Britain Plans to Bring Zimbabwe Back into the Commonwealth

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Following Zimbabwe’s willingness to return to the Commonwealth after a change in the leadership baton last November, Her Britannic Majesty’s government. The Great Britain has pledged to standby Zimbabwe as the country makes a re-entry into the organisation.

There is no argument to the impressive progress of the Zimbabwean government since the recent change in leadership and the Commonwealth counts these improvements worthy of commendation as they praised President Emmerson Mnangagwa for his efforts since stepping into leadership.

“The UK would strongly support Zimbabwe’s re-entry and a new Zimbabwe that is committed to political and economic reform that works for all its people,” the Foreign Office said in a statement.

The country left commonwealths in 2003 under the leadership of Ex-president Mugabe, who had ruled Zimbabwe from its independence in 1980, claiming to be the liberation hero.

In disregard to his claims, his opponents find his leadership as meagre saying he turned Zimbabwe into an economic basket case and international pariah.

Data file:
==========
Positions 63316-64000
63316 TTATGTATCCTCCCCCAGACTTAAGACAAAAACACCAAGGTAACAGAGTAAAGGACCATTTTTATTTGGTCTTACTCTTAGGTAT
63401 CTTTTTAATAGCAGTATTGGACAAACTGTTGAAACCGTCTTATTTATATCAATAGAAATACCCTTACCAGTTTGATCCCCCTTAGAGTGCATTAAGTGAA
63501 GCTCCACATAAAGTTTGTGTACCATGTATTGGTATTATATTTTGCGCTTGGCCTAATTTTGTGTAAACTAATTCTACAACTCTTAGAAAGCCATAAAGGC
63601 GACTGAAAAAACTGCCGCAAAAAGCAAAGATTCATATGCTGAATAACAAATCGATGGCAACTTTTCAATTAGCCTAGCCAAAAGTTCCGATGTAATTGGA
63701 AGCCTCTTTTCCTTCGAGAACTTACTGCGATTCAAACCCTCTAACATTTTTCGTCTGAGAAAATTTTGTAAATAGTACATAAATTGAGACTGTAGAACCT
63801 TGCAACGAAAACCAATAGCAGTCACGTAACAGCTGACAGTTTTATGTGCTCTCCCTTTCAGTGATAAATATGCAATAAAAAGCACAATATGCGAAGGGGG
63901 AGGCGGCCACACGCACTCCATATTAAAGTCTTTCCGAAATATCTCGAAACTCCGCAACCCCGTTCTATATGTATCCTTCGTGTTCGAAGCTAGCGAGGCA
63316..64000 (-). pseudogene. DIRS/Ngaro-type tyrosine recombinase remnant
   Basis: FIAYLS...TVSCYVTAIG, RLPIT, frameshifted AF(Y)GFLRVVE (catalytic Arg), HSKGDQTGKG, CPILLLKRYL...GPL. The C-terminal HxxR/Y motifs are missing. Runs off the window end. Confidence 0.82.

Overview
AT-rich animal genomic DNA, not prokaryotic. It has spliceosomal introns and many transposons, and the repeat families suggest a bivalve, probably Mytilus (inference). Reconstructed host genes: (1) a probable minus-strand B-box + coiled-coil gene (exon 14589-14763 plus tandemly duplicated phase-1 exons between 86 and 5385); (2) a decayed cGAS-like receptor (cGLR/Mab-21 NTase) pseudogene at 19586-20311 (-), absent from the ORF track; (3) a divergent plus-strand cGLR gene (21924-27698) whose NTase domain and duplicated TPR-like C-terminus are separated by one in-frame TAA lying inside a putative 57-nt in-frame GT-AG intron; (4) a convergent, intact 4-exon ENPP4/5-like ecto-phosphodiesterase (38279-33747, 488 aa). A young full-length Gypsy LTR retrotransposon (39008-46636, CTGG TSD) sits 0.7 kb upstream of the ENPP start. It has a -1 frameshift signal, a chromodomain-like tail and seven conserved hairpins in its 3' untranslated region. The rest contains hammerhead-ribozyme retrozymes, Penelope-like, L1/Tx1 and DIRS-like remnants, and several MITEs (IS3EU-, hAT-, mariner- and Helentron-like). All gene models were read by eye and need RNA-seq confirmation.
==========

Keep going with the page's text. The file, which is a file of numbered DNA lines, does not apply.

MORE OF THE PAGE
Robert Mugabe was forced to step down last year, November, 2017 during a coup which landed Mnangagwa into the presidential position.

To this end, the Commonwealth expects free and fair elections from the Zimbabwean Government as regards the upcoming July elections.

Speaking on the sidelines of the Commonwealth Heads of Government Meeting (CHOGM), the Foreign Secretary Boris Johnson, said “The Zimbabwe government must deliver the free and fair elections the people of Zimbabwe deserve and which it has promised”.

The West slapped sanctions on Mugabe and members of his inner circle, accusing them of rigging a series of votes – charges they denied.

This has caused the current leadership to seek the Western authorities to monitor its national elections for the first time in more than 15 years.

“President Mnangagwa has been in power for 150 days and while Zimbabwe has made impressive progress, there is still much to do,” Johnson said. “That’s why Britain, the Commonwealth and the wider international community will do everything it can in supporting Zimbabwe on its path of reform.”

“The UK stands ready in friendship to support a Zimbabwe that fully embraces the rule of law, human rights and economic reform,” Johnson said.

It will be the first time that Mugabe has not been on the ballot since independence from Britain in 1980.